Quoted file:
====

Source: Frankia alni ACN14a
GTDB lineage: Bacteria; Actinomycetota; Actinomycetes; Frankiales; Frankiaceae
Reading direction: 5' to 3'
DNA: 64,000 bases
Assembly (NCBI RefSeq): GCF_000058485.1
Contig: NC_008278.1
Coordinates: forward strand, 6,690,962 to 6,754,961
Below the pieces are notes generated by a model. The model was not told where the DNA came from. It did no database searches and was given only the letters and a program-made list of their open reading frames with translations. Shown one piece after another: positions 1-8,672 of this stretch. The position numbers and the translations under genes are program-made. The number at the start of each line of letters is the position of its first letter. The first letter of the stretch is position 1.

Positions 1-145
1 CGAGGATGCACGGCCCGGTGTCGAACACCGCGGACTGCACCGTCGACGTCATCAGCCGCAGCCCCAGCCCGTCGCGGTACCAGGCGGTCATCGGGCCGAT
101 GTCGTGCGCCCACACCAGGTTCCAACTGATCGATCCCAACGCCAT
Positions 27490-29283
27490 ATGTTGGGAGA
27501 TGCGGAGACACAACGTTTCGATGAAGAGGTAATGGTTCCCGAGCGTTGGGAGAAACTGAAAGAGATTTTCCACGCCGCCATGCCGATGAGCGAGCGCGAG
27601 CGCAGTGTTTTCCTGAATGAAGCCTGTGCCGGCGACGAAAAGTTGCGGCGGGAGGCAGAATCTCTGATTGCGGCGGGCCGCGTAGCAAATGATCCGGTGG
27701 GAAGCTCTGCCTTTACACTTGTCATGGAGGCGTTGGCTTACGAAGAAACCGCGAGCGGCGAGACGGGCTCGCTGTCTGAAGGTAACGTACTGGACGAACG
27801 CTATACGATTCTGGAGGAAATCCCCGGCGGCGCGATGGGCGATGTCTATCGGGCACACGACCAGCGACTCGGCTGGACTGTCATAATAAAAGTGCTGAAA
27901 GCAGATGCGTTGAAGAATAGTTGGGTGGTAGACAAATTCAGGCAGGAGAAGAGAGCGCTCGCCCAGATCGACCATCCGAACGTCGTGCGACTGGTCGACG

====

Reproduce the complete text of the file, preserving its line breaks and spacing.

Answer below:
Source: Frankia alni ACN14a
GTDB lineage: Bacteria; Actinomycetota; Actinomycetes; Frankiales; Frankiaceae
Reading direction: 5' to 3'
DNA: 64,000 bases
Assembly (NCBI RefSeq): GCF_000058485.1
Contig: NC_008278.1
Coordinates: forward strand, 6,690,962 to 6,754,961
Below the pieces are notes generated by a model. The model was not told where the DNA came from. It did no database searches and was given only the letters and a program-made list of their open reading frames with translations. Shown one piece after another: positions 1-8,672 of this stretch. The position numbers and the translations under genes are program-made. The number at the start of each line of letters is the position of its first letter. The first letter of the stretch is position 1.

Positions 1-145
1 CGAGGATGCACGGCCCGGTGTCGAACACCGCGGACTGCACCGTCGACGTCATCAGCCGCAGCCCCAGCCCGTCGCGGTACCAGGCGGTCATCGGGCCGAT
101 GTCGTGCGCCCACACCAGGTTCCAACTGATCGATCCCAACGCCAT
Positions 27490-29283
27490 ATGTTGGGAGA
27501 TGCGGAGACACAACGTTTCGATGAAGAGGTAATGGTTCCCGAGCGTTGGGAGAAACTGAAAGAGATTTTCCACGCCGCCATGCCGATGAGCGAGCGCGAG
27601 CGCAGTGTTTTCCTGAATGAAGCCTGTGCCGGCGACGAAAAGTTGCGGCGGGAGGCAGAATCTCTGATTGCGGCGGGCCGCGTAGCAAATGATCCGGTGG
27701 GAAGCTCTGCCTTTACACTTGTCATGGAGGCGTTGGCTTACGAAGAAACCGCGAGCGGCGAGACGGGCTCGCTGTCTGAAGGTAACGTACTGGACGAACG
27801 CTATACGATTCTGGAGGAAATCCCCGGCGGCGCGATGGGCGATGTCTATCGGGCACACGACCAGCGACTCGGCTGGACTGTCATAATAAAAGTGCTGAAA
27901 GCAGATGCGTTGAAGAATAGTTGGGTGGTAGACAAATTCAGGCAGGAGAAGAGAGCGCTCGCCCAGATCGACCATCCGAACGTCGTGCGACTGGTCGACG